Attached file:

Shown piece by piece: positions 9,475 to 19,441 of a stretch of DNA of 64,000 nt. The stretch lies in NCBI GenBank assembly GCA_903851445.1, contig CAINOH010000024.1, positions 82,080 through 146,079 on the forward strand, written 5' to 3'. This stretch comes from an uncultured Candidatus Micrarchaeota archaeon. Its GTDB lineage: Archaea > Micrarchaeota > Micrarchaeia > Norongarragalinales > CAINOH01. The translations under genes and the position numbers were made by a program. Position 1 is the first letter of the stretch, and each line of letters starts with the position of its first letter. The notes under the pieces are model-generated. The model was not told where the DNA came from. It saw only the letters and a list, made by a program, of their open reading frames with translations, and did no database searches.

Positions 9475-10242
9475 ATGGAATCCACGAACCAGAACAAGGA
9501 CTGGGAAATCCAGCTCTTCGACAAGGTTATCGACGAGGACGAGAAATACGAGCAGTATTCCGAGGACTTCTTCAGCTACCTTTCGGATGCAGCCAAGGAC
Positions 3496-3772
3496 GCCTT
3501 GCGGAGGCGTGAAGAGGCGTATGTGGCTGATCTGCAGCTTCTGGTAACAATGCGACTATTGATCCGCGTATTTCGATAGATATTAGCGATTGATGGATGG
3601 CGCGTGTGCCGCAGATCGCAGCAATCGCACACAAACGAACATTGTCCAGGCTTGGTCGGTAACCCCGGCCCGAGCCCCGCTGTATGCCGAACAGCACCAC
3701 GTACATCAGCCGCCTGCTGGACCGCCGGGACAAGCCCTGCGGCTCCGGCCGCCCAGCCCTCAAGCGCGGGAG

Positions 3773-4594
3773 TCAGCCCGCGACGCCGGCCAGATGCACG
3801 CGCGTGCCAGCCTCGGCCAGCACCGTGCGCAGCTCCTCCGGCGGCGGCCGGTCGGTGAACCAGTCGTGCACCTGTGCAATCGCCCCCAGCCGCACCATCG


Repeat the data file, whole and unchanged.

Shown piece by piece: positions 9,475 to 19,441 of a stretch of DNA of 64,000 nt. The stretch lies in NCBI GenBank assembly GCA_903851445.1, contig CAINOH010000024.1, positions 82,080 through 146,079 on the forward strand, written 5' to 3'. This stretch comes from an uncultured Candidatus Micrarchaeota archaeon. Its GTDB lineage: Archaea > Micrarchaeota > Micrarchaeia > Norongarragalinales > CAINOH01. The translations under genes and the position numbers were made by a program. Position 1 is the first letter of the stretch, and each line of letters starts with the position of its first letter. The notes under the pieces are model-generated. The model was not told where the DNA came from. It saw only the letters and a list, made by a program, of their open reading frames with translations, and did no database searches.

Positions 9475-10242
9475 ATGGAATCCACGAACCAGAACAAGGA
9501 CTGGGAAATCCAGCTCTTCGACAAGGTTATCGACGAGGACGAGAAATACGAGCAGTATTCCGAGGACTTCTTCAGCTACCTTTCGGATGCAGCCAAGGAC
Positions 3496-3772
3496 GCCTT
3501 GCGGAGGCGTGAAGAGGCGTATGTGGCTGATCTGCAGCTTCTGGTAACAATGCGACTATTGATCCGCGTATTTCGATAGATATTAGCGATTGATGGATGG
3601 CGCGTGTGCCGCAGATCGCAGCAATCGCACACAAACGAACATTGTCCAGGCTTGGTCGGTAACCCCGGCCCGAGCCCCGCTGTATGCCGAACAGCACCAC
3701 GTACATCAGCCGCCTGCTGGACCGCCGGGACAAGCCCTGCGGCTCCGGCCGCCCAGCCCTCAAGCGCGGGAG

Positions 3773-4594
3773 TCAGCCCGCGACGCCGGCCAGATGCACG
3801 CGCGTGCCAGCCTCGGCCAGCACCGTGCGCAGCTCCTCCGGCGGCGGCCGGTCGGTGAACCAGTCGTGCACCTGTGCAATCGCCCCCAGCCGCACCATCG